A zero confirmation or unconfirmed transaction is defined as an exchange that has not yet been recorded or verified on the blockchain
A zero confirmation or unconfirmed transaction is defined as an exchange that has not yet been recorded or verified on the blockchain. To understand it in context, it’s worth recalling a few of the basic principles of blockchain technology.
A blockchain is a distributed ledger composed of an ongoing sequence of blocks. The blockchain is maintained by a network of distributed nodes that arrive at a consensus about the integrity of the data recorded on this common ledger. Any bad actors that intend to manipulate the blockchain would have to control over at least 51% of the computing power on the entire network in order to sabotage its integrity.
After sending data to the blockchain, users must wait for one of the modes that maintain the network to register and then verify the data before adding it to a block. As the blocks are connected to one another, each verified block confirms all prior blocks as well.
A zero confirmation transaction refers to a transaction that has not yet been confirmed on the blockchain and, as such, is not yet part of the blockchain.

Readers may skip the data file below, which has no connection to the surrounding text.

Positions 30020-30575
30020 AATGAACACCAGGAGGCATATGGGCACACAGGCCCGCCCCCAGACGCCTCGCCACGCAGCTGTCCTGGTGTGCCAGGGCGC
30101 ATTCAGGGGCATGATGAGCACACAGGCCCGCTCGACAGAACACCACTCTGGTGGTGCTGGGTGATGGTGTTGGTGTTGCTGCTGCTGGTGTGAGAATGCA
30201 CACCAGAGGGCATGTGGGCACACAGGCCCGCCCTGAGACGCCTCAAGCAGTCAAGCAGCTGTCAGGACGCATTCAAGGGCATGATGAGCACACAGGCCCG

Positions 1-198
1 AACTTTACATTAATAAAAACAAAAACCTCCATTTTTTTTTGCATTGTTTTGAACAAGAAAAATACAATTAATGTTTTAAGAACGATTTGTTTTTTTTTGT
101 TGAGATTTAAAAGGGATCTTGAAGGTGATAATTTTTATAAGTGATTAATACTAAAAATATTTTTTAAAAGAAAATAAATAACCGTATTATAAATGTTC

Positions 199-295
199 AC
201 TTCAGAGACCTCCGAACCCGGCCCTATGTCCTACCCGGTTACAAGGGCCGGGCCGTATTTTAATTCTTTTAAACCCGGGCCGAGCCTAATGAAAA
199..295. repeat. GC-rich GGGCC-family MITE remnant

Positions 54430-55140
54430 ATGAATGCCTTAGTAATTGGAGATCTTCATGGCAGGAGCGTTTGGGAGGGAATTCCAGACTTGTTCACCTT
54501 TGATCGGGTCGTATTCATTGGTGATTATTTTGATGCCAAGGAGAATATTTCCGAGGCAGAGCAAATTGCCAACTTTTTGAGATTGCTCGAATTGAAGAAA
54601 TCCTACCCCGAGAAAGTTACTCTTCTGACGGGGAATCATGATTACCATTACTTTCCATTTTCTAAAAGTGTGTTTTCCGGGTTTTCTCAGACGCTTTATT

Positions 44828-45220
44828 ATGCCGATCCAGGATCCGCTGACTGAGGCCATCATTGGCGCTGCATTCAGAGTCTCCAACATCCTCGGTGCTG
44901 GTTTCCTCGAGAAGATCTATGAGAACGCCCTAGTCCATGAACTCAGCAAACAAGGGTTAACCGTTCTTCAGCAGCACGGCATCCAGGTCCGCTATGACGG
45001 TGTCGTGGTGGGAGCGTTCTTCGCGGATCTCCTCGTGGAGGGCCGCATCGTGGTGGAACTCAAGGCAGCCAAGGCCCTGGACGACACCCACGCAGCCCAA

You can understand this as a transaction that has already been initiated but has not yet been confirmed by the network’s miners. Only the actor initiating the transaction is aware of it, and until a block is mined and the transaction has been confirmed by other network participants, the transaction is said to have zero confirmation.
Keep in mind that the confirmation time of a transaction will vary depending on the volume of transactions on a given network. To use Bitcoin as an example, a Bitcoin (BTC) transaction that has been relayed to the nodes in the Bitcoin network but has not yet been incorporated into a block is referred to as a zero confirmation transaction.
A zero confirmation transaction can be noticeable in certain scenarios, as with a seller who releases their goods before a Bitcoin payment has been confirmed by the network, with the assumption that the confirmation will, over time, actually end up being confirmed. Typically, at least six confirmations from the network are required for it to be fairly certain that the transaction has been verified.